For those of us who love him, there's something about a John Wayne
movie that kind of makes it immune to criticism. You can fault his
no-frills acting style, the pious patriotism, the oft-uneven supporting
cast, the predictable fight scenes, But even a lesser Wayne film still
has John Wayne, and for his fans, that's nine-tenths of the battle in
determining whether it's a good film.
"Chisum" is not going to convert non-Duke fans. On its own merits it's
a serviceable western with good action sequences, some incredible
vistas of the Mexican countryside (supposed to be Lincoln County, New
Mexico) by cinematographer William H. Clothier, and an interesting if
not always coherent storyline that places Wayne's title character, John
Chisum, as more of a remote icon than active player in the proceedings,
especially in its second half. Much of the film focuses on young
William Bonney (Geoffrey Deuel), a former gunman better known as Billy
the Kid now trying to live "clean and forward, all the way" with the
help of a fatherly rancher named Tunstall (Patric Knowles, Will Scarlet
to Errol Flynn's Robin Hood some 32 years before).
Geoffrey Deuel didn't go on to much of a career after this, and it's
not hard seeing why. In "Chisum" his shallow characterization exudes no
visible menace even after Bonney, well-provoked though not
well-reasoned, turns against the law. I'm not sure how much of it was
Deuel's fault. The script works against him, setting Bonney up as a
decent, humble guy to the point of boringness, and director Andrew V.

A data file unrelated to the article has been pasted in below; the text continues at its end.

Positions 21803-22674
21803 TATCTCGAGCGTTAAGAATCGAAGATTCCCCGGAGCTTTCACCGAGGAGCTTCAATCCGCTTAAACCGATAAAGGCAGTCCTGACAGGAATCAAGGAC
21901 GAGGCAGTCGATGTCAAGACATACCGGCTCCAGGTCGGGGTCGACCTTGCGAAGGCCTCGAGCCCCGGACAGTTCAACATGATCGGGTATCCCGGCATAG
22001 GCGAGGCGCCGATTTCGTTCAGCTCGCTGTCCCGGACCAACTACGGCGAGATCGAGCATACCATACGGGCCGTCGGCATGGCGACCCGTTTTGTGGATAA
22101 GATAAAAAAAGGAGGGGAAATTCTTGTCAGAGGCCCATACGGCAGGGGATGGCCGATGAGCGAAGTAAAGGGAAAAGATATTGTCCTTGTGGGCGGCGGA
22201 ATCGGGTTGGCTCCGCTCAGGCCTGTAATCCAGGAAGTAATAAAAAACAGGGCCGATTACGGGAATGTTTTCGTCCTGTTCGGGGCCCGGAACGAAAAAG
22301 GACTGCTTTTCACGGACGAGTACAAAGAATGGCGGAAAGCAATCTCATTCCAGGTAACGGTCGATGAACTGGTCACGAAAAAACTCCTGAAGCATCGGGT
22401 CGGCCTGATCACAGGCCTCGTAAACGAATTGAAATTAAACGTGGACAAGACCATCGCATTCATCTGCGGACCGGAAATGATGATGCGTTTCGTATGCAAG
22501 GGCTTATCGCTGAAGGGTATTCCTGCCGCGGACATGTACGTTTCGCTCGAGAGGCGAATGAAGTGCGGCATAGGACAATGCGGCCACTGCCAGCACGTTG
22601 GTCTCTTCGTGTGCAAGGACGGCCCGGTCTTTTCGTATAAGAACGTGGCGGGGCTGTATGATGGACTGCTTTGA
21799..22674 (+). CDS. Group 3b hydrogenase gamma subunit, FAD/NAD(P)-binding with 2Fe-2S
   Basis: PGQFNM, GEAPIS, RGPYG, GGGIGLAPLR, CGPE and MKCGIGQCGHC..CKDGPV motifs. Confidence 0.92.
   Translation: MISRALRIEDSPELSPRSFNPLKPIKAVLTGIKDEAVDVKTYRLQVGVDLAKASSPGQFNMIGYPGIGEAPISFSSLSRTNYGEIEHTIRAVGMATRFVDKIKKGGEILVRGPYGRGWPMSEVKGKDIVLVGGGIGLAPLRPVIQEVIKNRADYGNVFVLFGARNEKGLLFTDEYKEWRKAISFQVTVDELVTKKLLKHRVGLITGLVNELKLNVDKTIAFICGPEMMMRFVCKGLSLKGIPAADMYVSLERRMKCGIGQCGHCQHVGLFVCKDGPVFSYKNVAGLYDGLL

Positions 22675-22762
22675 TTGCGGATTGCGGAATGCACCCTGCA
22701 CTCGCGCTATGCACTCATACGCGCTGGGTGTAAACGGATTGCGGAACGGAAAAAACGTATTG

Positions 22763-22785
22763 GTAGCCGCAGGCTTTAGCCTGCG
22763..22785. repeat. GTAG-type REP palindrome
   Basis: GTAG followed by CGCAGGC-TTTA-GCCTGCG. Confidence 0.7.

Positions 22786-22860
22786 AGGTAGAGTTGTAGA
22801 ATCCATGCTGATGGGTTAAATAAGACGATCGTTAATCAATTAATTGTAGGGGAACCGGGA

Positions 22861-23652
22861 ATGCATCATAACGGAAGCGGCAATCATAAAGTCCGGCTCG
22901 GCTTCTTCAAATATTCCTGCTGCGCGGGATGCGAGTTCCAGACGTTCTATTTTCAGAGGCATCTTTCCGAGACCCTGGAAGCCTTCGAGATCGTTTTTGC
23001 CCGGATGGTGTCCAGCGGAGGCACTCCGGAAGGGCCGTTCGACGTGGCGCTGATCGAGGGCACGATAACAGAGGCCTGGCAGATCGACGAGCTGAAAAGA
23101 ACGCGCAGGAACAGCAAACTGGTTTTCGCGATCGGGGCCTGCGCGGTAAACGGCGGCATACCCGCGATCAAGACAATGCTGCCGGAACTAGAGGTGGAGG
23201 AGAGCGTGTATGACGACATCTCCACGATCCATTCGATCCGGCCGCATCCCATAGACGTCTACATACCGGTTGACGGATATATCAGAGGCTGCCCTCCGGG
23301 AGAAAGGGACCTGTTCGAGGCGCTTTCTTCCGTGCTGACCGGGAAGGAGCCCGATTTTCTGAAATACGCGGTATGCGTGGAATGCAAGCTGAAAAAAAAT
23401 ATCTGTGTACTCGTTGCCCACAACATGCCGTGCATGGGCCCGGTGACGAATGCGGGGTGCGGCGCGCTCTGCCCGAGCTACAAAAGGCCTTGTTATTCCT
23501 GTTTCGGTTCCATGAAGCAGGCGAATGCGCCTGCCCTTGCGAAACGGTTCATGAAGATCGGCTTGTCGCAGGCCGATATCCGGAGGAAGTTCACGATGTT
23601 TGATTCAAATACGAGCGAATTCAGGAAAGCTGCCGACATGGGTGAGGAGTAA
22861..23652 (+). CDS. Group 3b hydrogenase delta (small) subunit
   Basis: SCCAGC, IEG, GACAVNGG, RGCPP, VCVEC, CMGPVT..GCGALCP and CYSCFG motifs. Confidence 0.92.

McLaglen only adds to the emasculation by showcasing Deuel's shy smile
and his character's rote romancing of Chisum's niece. One scene freezes
on Bonney holding a gun in one hand and a Bible in the other. I don't
think Marlon Brando could have acted his way out of Deuel's bind.
Other actors come off better, especially Forrest Tucker as the chief
heavy, Lawrence Murphy, who showcases an affable menace that makes him
a good foil to Wayne's straightforward Chisum; Glenn Corbett, who plays
drifting gambler Pat Garrett, hard but decent, who joins Chisum and
befriends young Bonney until he turns into The Kid again; and
Christopher George, whose Dan Nodeen is a nasty bounty hunter obsessed
with killing the Kid. One nice thing about this film is seeing these
actors, all best known for TV series work, stretching out beyond their
popular identities of the period. George makes the strongest impression
as the cold-eyed Nodeen.
"You just had to kill him," asks a sheriff when Nodeen brings in the
body of a wanted man.
"No, less trouble that way," Nodeen replies.
Ben Johnson and Richard Jaeckel also have their moments as companions
to Chisum and Murphy respectively, as does Andrew Prine as a lawyer who
switches sides halfway through. There are many other performances, too,
most good and all detracting somewhat from Wayne at the center, though
Chisum does assert himself from time to time.
"Chisum" may be too busy a film that way, with too rambling a focus
even when its on Wayne. There's one scene where Chisum looks after an
old Commanche chief which should have been cut, while others need
trims. But director McLaglen keeps a firm rein on things most of the
time, and the story does move. His mentor was John Ford, but while
McLaglen lacked Ford's nuance and depth, he was better at delivering
action sequences, both in terms of frequency and originality. "Chisum"
gives you plenty of action, none better than the final battle at the
Lincoln general store between Billy and the baddies with Chisum riding
to the rescue.
The first time I saw "Chisum," I was stuck at a sleepaway camp and
hating life in general. Something about seeing John Wayne on a horse
made the world seem right again, even if the film was kind of hokey
with that silly title music and all. Years later, I still relish this
film, in some ways more than I did then, despite its flaws. "Chisum" is
not a showcase for Wayne's greatness, like "The Searchers" or "Rio
Bravo," but it's a nice film to have around for those of us who don't
need him justifying our love every time out.